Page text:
22 April

  • 1790-The Secretary of the Treasury, Alexander Hamilton, submitted a bill to Congress to create a "system of cutters" to enforce tariff and customs laws along the nation's coastline. 
  • 1944-Coast Guardsmen participated in the invasions of Aitape and Hollandia in Dutch New Guinea.
  • 1965-The Coast Guard and the Navy agreed on the deployment of 82-foot patrol and 40-foot utility boats to support Operation Market Time in Vietnam.

23 April

  • 1880-Captain Jerome G. Kiah and his crew of six surfmen from the Point Aux Barques Life-Saving Station responded to a distress signal from a stranded scow in Lake Huron.  They departed their station in their pulling surfboat but the boat capsized a number of times in the icy water, eventually causing the six surfmen to perish from hypothermia. Only Captain Kiah survived the ordeal, but was severely injured from the cold water and forced to resign from the Service. He carried the psychological scars of the disaster for the rest of his life, but rejoined the Life-Saving Service later that year as District Superintendent.
  • 1919-USS Marietta, under the command of future commandant Harry Hamlet, rescued 47 men from the USS James which was sinking in a gale off the coast of France.
  • 1924- A tube transmitter for radio fog-signal stations, developed to take the place of the spark transmitters then in use, was placed in service on the Ambrose Channel Lightship and proved successful.
  • 2007-The Intelligence Specialist (IS) rating was launched with a special ceremony at Coast Guard Headquarters. 

24 April

  • 1943-While loading a cargo of ammunition at a Bayonne, New Jersey pier, the freighter El Estero caught fire, threatening  downtown Manhattan with devastation should the ship's cargo explode.  Coast Guardsmen under the command of LCDR John T. Stanley responded immediately and were soon reinforced by local firefighters.  Two Coast Guard fireboats along with commercial and New York City firefighting tugs headed to the area.  LCDR Stanley boarded the freighter which was now burning out of control and he was joined by LCDR Arthur F. Pfister who was in charge of the Coast Guard vessels.  Upon consultation with the Captain of the Port of New York, Third District commander RADM Stanley V. Parker, they decided to scuttle the ship.  However, the sea cocks were not accessible and so they decided to fill the vessel with water.  While firefighting teams fought the blaze aboard the El Estero, the tugs arrived and took the freighter under tow, heading to deeper water away from New York City.  The tugs and firefighting vessels began spraying their water cannons on the freighter, filling her holds with water.  The residents of the city were warned to expect an imminent explosion.  Fortunately, the vessel began listing to starboard and soon thereafter sank northwest of the Robbins Reef Light, extinguishing the fires.  All of the men aboard the vessel escaped harm.  The fire was later ruled as accidental.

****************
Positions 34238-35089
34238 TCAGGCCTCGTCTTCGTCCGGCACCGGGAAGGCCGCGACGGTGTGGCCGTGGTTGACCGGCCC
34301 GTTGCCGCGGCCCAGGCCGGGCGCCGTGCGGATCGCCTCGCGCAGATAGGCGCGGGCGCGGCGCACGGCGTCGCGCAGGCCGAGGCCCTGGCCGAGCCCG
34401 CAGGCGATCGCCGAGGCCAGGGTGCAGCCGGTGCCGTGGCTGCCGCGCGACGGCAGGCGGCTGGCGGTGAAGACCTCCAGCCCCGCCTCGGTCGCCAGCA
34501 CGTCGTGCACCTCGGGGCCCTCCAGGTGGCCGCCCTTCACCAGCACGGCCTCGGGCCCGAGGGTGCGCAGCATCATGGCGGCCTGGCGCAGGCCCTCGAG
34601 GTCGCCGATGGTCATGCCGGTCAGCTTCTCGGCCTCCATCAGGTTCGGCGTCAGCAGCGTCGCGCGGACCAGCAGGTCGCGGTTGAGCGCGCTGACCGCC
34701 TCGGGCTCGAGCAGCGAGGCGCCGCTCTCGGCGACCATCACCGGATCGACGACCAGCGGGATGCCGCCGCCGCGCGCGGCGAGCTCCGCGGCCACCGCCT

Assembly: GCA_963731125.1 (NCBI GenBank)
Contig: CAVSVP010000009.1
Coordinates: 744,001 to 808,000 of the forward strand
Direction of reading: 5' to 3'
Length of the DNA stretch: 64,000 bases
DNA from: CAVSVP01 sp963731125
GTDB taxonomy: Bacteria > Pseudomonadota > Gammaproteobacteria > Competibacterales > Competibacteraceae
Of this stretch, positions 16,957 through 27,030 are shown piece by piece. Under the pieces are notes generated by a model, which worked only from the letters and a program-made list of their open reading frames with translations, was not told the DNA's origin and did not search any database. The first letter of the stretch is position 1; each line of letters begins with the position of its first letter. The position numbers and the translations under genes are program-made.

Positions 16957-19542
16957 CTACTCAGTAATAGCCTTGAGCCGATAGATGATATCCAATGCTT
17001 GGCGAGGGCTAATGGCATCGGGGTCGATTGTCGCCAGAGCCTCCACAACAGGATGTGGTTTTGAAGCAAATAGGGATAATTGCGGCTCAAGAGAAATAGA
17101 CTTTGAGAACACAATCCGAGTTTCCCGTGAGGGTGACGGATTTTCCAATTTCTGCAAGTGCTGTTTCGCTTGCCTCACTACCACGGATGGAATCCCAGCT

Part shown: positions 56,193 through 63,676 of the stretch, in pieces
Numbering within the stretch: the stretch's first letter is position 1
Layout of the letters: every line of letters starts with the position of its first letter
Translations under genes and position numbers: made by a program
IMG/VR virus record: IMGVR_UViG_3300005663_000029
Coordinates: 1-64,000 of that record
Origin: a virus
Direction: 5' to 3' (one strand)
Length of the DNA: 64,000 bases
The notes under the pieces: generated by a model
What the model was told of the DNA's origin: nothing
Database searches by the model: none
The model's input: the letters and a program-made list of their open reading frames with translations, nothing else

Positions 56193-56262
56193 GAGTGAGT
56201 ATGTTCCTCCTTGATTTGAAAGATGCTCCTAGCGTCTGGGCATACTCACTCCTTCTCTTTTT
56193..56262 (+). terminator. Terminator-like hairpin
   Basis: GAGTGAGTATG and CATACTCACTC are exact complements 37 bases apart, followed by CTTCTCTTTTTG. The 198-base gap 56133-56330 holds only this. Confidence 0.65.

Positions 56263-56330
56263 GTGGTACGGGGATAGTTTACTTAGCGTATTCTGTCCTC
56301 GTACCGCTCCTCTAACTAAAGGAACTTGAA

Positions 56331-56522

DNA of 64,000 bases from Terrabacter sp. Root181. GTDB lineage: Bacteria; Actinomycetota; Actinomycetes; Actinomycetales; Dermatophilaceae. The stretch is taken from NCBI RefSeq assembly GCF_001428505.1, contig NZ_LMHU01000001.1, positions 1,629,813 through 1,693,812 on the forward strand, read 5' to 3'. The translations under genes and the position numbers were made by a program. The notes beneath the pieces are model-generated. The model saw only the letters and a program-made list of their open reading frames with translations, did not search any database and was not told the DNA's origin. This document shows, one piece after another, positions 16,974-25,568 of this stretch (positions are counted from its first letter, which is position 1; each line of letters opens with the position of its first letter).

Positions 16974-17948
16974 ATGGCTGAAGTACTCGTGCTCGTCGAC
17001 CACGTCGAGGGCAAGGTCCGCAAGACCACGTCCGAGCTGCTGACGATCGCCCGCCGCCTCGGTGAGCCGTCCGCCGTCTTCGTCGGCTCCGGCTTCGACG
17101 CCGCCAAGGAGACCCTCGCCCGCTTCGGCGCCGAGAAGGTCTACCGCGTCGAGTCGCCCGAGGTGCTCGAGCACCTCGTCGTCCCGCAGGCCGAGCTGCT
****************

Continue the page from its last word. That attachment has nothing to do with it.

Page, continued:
• 1967-At the request of the U.S. Navy, five Coast Guard high endurance cutters (WHECs) were commissioned as Coast Guard Three (RONTHREE) at Pearl Harbor for service in Vietnam.
  • 2004-Damage Controlman Third Class Nathan Bruckenthal, USCG, from Smithtown, New York, and two U. S. Navy sailors were killed in the line of duty while conducting maritime intercept operations in the North Arabian Gulf.  He and six other coalition sailors attempted to board a small boat near the Iraqi Khawr Al Amaya Oil Terminal.  As they boarded the boat it exploded.  Petty Officer Bruckenthal died later from injuries sustained in the explosion.  Petty Officer Bruckenthal was the first Coast Guardsman killed in action since the Vietnam War.  He was assigned to Tactical Law Enforcement South in Miami, Florida and deployed with Coast Guard Patrol Forces Southwest Asia aboard the USS Firebolt.  This was his second deployment to the Arabian Gulf for Operation Iraqi Freedom.

25 April

  • 1819-USRC Active captured the pirate vessel Irresistible in the Chesapeake Bay.